Skip to Main Content

++

A common referral to a pediatric orthopedist is for a foot deformity that may or may not be symptomatic. Conditions range from benign, self-resolving, perceived abnormalities involving the forefoot and toes, to more severe congenital and neuropathic deformities including clubfoot, congenital vertical talus, and cavus foot. Frequently, differentiation between a benign, resolving condition and a more severe pathologic deformity can be made by clinical examination and level of suspicion. A review of the common disorders, both benign and pathologic, will be presented to assist in the office evaluation of pediatric foot conditions.

++

Metatarsus Adductus

++

Medial deviation of the forefoot of an infant, termed metatarsus adductus, is one of the most common pediatric foot conditions (Fig. 213-1). Intrauterine positioning—medial rotation of the foot across the fetal torso—is the presumed cause of this positional deformity. The “deformity” is usually flexible and can be passively corrected, in which case no treatment is actually necessary. Rare cases with severe rigid deformity may require treatment.1

++
Figure 213-1.
Graphic Jump LocationGraphic Jump Location

A: Dorsal view of bilateral metatarsus adductus. Note the medial deviation of all toes. (Reprinted with permission from Tachdjian’s Pediatric Orthopaedics, 4th Edition, edited by John A. Herring, Fig. 23-19A.)B: Plantar view. The lateral border of the foot is curved and “bean shaped.” (Reprinted with permission from Tachdjian’s Pediatric Orthopaedics, 4th Edition, edited by John A. Herring, Fig. 23-19B.)

++

Clinically, the forefoot is medially deviated in relation to the hindfoot. When viewed from the plantar surface, the lateral border of the foot is curved and appears “bean shaped” (Fig. 213-1B). There may be additional medial deviation of the great toe and the appearance of a high arch.2 The deformity can be passively “corrected” if the examiner grasps the heel and maintains it in the neutral position, while abducting the forefoot (eFig. 213.1). Metatarsus adductus is almost always bilateral, although some children will demonstrate a “windswept” position of the feet, with one foot internally rotated with metatarsus adductus, and the opposite externally rotated by the intrauterine position.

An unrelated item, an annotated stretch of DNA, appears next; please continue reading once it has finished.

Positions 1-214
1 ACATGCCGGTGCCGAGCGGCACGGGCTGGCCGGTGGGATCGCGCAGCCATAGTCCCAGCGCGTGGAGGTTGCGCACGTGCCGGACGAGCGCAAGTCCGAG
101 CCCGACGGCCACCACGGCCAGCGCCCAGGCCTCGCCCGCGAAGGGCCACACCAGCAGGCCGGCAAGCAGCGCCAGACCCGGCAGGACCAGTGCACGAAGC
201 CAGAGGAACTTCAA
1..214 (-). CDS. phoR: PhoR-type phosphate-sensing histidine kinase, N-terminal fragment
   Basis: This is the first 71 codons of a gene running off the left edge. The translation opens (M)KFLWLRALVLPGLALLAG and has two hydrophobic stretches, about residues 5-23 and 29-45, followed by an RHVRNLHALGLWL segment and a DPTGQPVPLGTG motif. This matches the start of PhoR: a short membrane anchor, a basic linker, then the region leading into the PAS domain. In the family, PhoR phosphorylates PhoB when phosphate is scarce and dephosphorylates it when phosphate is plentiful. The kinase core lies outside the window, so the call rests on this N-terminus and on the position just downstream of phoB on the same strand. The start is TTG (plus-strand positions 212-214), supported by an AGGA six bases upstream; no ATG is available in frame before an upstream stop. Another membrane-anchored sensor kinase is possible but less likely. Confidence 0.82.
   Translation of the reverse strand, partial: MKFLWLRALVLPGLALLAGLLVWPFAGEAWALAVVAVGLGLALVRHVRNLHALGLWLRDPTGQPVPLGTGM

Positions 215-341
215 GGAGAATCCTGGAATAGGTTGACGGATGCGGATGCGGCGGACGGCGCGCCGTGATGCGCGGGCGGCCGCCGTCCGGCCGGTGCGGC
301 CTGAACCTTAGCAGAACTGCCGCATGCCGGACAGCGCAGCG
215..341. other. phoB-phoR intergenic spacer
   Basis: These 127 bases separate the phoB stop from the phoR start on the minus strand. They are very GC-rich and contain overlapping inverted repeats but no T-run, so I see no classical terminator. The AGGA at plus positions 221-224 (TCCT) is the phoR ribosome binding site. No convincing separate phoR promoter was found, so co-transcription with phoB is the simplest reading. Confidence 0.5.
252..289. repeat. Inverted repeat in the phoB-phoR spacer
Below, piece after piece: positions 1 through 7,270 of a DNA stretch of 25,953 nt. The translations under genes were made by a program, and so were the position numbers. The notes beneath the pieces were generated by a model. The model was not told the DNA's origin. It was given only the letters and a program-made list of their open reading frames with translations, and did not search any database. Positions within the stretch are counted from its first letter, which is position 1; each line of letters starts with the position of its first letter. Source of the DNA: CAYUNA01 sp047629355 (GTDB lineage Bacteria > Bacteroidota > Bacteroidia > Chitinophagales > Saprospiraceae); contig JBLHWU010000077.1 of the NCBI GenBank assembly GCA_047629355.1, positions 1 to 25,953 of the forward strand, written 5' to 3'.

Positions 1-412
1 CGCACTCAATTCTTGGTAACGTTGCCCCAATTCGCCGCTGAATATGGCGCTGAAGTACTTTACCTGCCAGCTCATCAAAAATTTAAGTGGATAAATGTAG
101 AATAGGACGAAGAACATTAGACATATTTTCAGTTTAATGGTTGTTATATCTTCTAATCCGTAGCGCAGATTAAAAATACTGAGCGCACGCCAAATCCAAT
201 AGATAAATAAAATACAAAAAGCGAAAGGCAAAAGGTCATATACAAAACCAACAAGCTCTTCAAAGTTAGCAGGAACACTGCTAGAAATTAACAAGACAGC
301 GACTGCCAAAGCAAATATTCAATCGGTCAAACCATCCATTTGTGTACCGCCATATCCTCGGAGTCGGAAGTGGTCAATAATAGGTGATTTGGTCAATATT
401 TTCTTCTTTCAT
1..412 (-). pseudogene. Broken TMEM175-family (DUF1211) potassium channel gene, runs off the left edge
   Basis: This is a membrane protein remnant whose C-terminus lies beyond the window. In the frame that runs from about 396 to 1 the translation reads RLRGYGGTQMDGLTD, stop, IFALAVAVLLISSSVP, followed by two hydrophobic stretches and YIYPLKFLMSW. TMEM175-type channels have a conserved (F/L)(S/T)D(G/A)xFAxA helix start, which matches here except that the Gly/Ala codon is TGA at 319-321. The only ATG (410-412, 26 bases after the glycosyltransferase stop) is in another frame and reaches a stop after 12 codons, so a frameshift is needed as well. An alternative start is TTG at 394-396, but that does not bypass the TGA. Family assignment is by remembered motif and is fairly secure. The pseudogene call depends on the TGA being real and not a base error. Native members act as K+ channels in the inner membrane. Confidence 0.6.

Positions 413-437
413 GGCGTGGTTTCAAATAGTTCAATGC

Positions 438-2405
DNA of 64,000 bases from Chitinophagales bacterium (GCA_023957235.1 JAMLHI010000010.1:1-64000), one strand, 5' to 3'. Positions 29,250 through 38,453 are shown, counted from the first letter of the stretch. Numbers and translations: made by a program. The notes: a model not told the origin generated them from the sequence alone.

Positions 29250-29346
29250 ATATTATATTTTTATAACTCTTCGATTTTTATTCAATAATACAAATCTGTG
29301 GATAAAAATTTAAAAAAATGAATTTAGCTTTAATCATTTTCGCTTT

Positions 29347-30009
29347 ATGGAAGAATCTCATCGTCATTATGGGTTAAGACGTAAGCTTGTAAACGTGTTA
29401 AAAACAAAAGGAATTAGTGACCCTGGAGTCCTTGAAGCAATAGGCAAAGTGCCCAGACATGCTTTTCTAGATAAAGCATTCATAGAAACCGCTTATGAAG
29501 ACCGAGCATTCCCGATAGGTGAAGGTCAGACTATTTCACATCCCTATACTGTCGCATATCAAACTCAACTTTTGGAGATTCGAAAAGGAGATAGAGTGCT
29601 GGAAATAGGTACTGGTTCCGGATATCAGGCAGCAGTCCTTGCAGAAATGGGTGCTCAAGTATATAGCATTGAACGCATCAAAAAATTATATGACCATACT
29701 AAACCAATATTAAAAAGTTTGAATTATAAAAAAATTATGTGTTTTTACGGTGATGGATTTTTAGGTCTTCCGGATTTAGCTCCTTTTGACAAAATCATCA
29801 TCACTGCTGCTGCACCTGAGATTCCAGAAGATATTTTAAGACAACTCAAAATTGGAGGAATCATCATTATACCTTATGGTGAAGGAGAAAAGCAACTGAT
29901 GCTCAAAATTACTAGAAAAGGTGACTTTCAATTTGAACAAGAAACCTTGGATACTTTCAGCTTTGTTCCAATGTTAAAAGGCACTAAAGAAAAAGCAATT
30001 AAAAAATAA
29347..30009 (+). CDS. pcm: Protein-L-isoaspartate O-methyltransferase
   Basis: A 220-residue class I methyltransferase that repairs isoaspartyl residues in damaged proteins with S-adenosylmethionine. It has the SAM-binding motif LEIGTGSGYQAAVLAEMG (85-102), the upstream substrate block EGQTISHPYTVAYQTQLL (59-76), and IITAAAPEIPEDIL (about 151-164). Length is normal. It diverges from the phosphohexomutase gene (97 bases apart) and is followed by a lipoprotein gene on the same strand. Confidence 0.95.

++
eFigure 213.1.
Graphic Jump Location

Passive correction by abducting the forefoot while maintaining hindfoot position with counterpressure on the lateral aspect of the heel. (Reprinted with permission from Tachdjian’s Pediatric Orthopaedics, 4th Edition, edited by John A. Herring, Fig. 23-19B.)

++

Many children will present at walking age with intoeing. Metatarsus adductus is but one reason the foot progression angle can be deviated medially—the most common being internal tibial torsion (ITT). By observing the plantar surface of the foot (Fig. 213-1), the contribution to the intoeing coming from the forefoot can easily be appreciated and ...

Want remote access to your institution's subscription?

Sign in to your MyAccess profile while you are actively authenticated on this site via your institution (you will be able to verify this by looking at the top right corner of the screen - if you see your institution's name, you are authenticated). Once logged in to your MyAccess profile, you will be able to access your institution's subscription for 90 days from any location. You must be logged in while authenticated at least once every 90 days to maintain this remote access.

Ok

About MyAccess

If your institution subscribes to this resource, and you don't have a MyAccess profile, please contact your library's reference desk for information on how to gain access to this resource from off-campus.

Subscription Options

AccessPediatrics Full Site: One-Year Subscription

Connect to the full suite of AccessPediatrics content and resources including 20+ textbooks such as Rudolph’s Pediatrics and The Pediatric Practice series, high-quality procedural videos, images, and animations, interactive board review, an integrated pediatric drug database, and more.

$595 USD
Buy Now

Pay Per View: Timed Access to all of AccessPediatrics

24 Hour Subscription $34.95

Buy Now

48 Hour Subscription $54.95

Buy Now

Pop-up div Successfully Displayed

This div only appears when the trigger link is hovered over. Otherwise it is hidden from view.